A High Court prosecutor made an unannounced inspection at Greece’s national intelligence agency (EYP) late last week accompanied by two IT expects appointed from a relevant Athens first instance courts’ catalogue, a development linked to an ongoing judicial investigation into a wire-tapping furor involving prominent individuals in the country.

One of the more high-profile EYP phone taps came against current PASOK party president Nikos Androulakis, during a period before he vied for the leadership of the socialist party and when he was still a MEP serving in the European Parliament. Androulakis has sharply criticized the Mitsotakis government as behind the order to commence the wire-tapping against him.

The on-site inspection by deputy chief prosecutor Achilleas Zisis, who’s been assigned the explosive case by top Supreme Court Prosecutor Georgia Aidilini, focused on the agency’s files, and specifically to determine whether the latter agency also used the notorious and now illegal spyware Predator to eavesdrop on dozens of individuals. Many of the latter have charged that they were sent a deceptive SMS, containing the spyware, which aimed to dupe them into installing the latter on their mobile phones.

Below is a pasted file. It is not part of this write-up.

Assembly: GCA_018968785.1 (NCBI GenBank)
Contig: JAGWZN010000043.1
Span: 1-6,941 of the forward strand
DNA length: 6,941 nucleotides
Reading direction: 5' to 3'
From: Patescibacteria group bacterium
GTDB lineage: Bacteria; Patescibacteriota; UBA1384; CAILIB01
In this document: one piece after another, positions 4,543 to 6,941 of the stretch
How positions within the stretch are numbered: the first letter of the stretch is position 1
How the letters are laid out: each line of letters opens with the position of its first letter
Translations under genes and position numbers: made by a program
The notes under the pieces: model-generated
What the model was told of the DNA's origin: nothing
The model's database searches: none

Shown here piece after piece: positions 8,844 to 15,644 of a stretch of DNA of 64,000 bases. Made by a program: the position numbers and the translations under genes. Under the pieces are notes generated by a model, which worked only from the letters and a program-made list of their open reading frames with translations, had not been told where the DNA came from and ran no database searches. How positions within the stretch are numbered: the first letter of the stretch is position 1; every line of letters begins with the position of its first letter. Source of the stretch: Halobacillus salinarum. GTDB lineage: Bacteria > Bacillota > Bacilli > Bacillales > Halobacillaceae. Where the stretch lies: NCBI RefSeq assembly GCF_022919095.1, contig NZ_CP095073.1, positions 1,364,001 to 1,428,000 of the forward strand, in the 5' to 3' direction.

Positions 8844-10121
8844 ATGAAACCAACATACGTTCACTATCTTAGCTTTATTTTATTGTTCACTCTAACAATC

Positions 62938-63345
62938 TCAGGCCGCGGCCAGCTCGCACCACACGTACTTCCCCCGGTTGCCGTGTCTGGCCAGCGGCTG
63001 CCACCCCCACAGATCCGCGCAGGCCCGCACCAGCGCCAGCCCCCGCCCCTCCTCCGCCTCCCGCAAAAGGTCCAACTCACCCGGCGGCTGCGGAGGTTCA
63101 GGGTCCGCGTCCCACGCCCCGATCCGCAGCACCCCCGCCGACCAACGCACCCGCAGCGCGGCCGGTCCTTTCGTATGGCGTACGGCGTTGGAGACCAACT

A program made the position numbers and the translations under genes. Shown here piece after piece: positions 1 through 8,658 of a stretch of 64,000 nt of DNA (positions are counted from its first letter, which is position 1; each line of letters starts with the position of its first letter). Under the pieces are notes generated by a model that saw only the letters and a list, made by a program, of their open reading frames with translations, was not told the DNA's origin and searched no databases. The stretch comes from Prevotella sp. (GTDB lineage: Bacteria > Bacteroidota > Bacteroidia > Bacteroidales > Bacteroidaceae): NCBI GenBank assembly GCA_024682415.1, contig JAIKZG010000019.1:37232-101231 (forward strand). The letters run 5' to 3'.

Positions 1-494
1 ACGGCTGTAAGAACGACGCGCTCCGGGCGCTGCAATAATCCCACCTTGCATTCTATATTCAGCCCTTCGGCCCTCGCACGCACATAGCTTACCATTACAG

Ascertaining whether EYP attempted to eavesdrop in this manner on individuals comprising the so-called “Predator list” or “Menoudakos list” – named after the president of Greece’s independent Data Protection Authority (DPA or ADAE), Konstantinos Menoudakos, which also investigated the case – is now apparently a key factor in what’s been called Greece’s worst wire-tapping incident in recent memory.

DPA’s own investigation reportedly turned up 92 instances of a spyware-infected SMS – Predator and other malicious software – being sent to individuals’ mobile phones.

EYP had previously received in-house approval by prosecutors serving in its headquarters to engage in a legal wire-tap against Androulakis and a handful of other individuals. To date, no reasoning has been publicly given for these wire-taps.